Michelle, I never in my wildest dreams thought I'd get to be in one movie, let alone several over the course of the last ten years – never had any delusions of grandeur. I always wanted to be a theatre actor like my mom, always assuming the movie roles were relegated to the good looking people. Which is not to say my Mom's not good looking – she's beautiful (though clearly it's all subjective – you are not a fan of our gene pool so you might not agree) – she just had kids and never got that "lucky break". Then I started idolizing guys like Dustin Hoffman, Gene Hackman, Sam Rockwell, Woody Allen, and Philip Seymour Hoffman – I found myself relating (I hope you're not wincing at my use of that word now) to them and formulating some wild fantasy of one day pursuing a career in movie acting – if guys that looked like that could do it, I thought, maybe this milky mook could role the dice.

So while there's no defense for my performance in the movie (everyone is obviously entitled to their opinion), I have to say, I'm surprised by the amount of stock you seem to invest in my looks. I absolutely agree with you too, I'd be hard-pressed to hold a candle to even a fraction of Drew's beauty – in my humble opinion, she's the most beautiful girl in the world. Is that a message you want to proliferate though? That people of higher aesthetic echelons should stick to their own? Maybe you're frustrated because it so rarely works the other way – I don't remember the last time I was asked to accept a female romantic lead who was "punching above her weight class" – though it does happen (I just don't want to name names at the risk of offending – I leave that to the experts). I suppose if it were more commonplace though you, as a woman, wouldn't be so offended and might have taken it a bit easier in pointing out the disparity of our looks in "going the distance".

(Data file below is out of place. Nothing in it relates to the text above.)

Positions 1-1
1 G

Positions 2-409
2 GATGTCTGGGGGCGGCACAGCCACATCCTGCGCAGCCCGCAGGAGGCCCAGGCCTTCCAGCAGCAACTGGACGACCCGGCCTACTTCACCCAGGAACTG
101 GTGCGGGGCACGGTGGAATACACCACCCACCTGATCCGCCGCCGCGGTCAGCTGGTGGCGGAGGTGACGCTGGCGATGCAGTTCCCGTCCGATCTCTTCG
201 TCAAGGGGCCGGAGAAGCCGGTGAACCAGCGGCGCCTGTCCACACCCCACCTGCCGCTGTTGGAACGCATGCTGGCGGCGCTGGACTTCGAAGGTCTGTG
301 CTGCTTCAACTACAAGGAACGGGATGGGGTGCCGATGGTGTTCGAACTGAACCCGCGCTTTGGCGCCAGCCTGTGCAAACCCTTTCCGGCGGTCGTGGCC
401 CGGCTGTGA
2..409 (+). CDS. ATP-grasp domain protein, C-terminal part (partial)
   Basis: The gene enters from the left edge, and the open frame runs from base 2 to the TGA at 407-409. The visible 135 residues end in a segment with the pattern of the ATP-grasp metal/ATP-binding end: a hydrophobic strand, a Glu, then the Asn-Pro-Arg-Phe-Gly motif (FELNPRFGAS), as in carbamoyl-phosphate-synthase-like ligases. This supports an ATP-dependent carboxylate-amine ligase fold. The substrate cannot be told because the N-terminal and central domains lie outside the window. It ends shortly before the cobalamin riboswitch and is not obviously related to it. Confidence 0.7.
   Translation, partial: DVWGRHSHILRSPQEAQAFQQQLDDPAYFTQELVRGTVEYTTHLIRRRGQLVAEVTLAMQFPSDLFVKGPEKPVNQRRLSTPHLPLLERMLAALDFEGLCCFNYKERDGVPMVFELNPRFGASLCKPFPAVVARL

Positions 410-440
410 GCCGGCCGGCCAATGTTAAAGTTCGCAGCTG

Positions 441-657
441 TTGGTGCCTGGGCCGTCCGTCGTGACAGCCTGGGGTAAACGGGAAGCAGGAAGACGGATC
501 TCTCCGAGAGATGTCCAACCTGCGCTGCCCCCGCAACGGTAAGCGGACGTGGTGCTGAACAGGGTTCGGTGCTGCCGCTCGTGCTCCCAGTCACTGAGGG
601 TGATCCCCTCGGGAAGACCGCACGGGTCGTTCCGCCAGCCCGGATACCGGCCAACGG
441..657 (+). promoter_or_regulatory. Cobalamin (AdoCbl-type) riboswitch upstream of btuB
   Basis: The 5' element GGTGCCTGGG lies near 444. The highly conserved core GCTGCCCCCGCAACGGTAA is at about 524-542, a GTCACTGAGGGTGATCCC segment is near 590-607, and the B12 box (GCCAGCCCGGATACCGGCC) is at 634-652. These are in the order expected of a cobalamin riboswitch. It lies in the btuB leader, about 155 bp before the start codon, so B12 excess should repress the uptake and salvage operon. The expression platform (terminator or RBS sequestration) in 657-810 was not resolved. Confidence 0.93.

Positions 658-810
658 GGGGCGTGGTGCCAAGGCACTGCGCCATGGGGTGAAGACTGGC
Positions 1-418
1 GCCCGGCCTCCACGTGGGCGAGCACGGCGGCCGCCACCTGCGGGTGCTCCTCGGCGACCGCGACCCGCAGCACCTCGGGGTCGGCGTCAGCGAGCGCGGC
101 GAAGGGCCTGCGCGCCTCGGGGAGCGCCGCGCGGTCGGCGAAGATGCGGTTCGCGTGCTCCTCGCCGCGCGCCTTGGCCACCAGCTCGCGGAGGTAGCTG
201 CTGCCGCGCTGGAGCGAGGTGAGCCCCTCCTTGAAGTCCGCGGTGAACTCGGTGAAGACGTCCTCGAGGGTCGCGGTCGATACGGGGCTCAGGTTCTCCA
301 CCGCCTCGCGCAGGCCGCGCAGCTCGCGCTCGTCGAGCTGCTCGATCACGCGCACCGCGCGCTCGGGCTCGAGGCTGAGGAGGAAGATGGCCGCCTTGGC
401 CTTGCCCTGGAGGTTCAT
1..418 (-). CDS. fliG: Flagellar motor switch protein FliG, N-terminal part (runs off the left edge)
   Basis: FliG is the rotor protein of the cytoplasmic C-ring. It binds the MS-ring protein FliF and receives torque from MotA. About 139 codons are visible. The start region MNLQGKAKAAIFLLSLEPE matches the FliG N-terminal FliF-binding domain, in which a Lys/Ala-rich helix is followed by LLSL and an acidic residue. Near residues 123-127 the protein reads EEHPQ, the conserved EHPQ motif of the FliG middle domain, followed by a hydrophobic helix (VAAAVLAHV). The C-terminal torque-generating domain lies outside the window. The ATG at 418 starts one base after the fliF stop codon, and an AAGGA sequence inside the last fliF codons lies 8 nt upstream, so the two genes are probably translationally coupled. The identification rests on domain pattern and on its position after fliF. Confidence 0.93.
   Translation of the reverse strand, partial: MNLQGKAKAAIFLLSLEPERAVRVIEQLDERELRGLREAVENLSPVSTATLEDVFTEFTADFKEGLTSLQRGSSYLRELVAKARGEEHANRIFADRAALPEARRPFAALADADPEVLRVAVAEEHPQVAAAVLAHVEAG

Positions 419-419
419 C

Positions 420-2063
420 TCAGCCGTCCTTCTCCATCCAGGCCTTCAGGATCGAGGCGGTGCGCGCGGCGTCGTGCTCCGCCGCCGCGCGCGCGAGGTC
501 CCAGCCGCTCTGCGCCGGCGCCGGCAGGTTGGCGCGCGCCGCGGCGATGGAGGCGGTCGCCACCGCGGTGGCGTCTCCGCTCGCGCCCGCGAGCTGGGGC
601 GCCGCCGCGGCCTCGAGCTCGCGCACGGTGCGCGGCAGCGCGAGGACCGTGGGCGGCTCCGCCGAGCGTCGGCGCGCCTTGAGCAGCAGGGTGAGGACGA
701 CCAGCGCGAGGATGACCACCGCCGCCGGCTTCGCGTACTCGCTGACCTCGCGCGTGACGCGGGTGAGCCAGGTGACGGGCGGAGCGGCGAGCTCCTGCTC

Regardless, I really meant what I said about your writing – I love film too and I love reading about it – so keep up the good work and I'll try to pick better projects (though I did love filming that one) but short of some reconstructive surgery, unfortunately there's nothing I can do about my mug (blame god and/or my parents on that one). Take care and hopefully one day our paths will cross so I can compliment you in person. Until then, best wishes and be proud and confident in your role as a film critic – you're a damn good one.
-Justin Long

ps I swear to god it's me and I swear (as emphatically) that I'm not being sarcastic.
There's a lot I love about that comment, and only one thing with which I disagree: I don't believe people who choose a career in entertainment (or any other public career, for that matter) "relinquish their immunity to attack" at the door. Certainly criticism is part of the deal, but there is a not remotely difficult to distinguish difference between criticism and attack; that line, and crossing it, is what this entire incident is about, really. No one should be expected to bear the burden of unfair and unjustifiable personal attacks as "just part of the job," no matter how fat their paychecks or vast their privileges.

I understand why Long argued otherwise, however. We expect as evidence of humility submission to the idea that celebrities exchange privacy and dignity and basic kindness for fame and fortune. With adoration comes excoriation, and, if you don't like it, no one's making you be a star, we sneer.

Well. That's one way of looking at it. But I've never quite understood why we want to impose such a heavy emotional burden on people we admire or whose work we enjoy (or even on unpleasant people whose celebrity is a downright mystery, for that matter). Expecting people to weather a constant onslaught of personal attacks, as if money or popularity insulate them from emotional damage, is to expect of them a superhumanness that robs them of their real humanity.

Justin Long, you have a right not to be attacked. And not that it really matters what the fuck my opinion (or any other stranger's) is of your appearance, but in the interest of balance, I think you're adorable.

And I hope you make a movie I really want to see the fuck out of someday.

Shakesville is run as a safe space. First-time commenters: Please read Shakesville's Commenting Policy and Feminism 101 Section before commenting. We also do lots of in-thread moderation, so we ask that everyone read the entirety of any thread before commenting, to ensure compliance with any in-thread moderation. Thank you.

blog comments powered by Disqus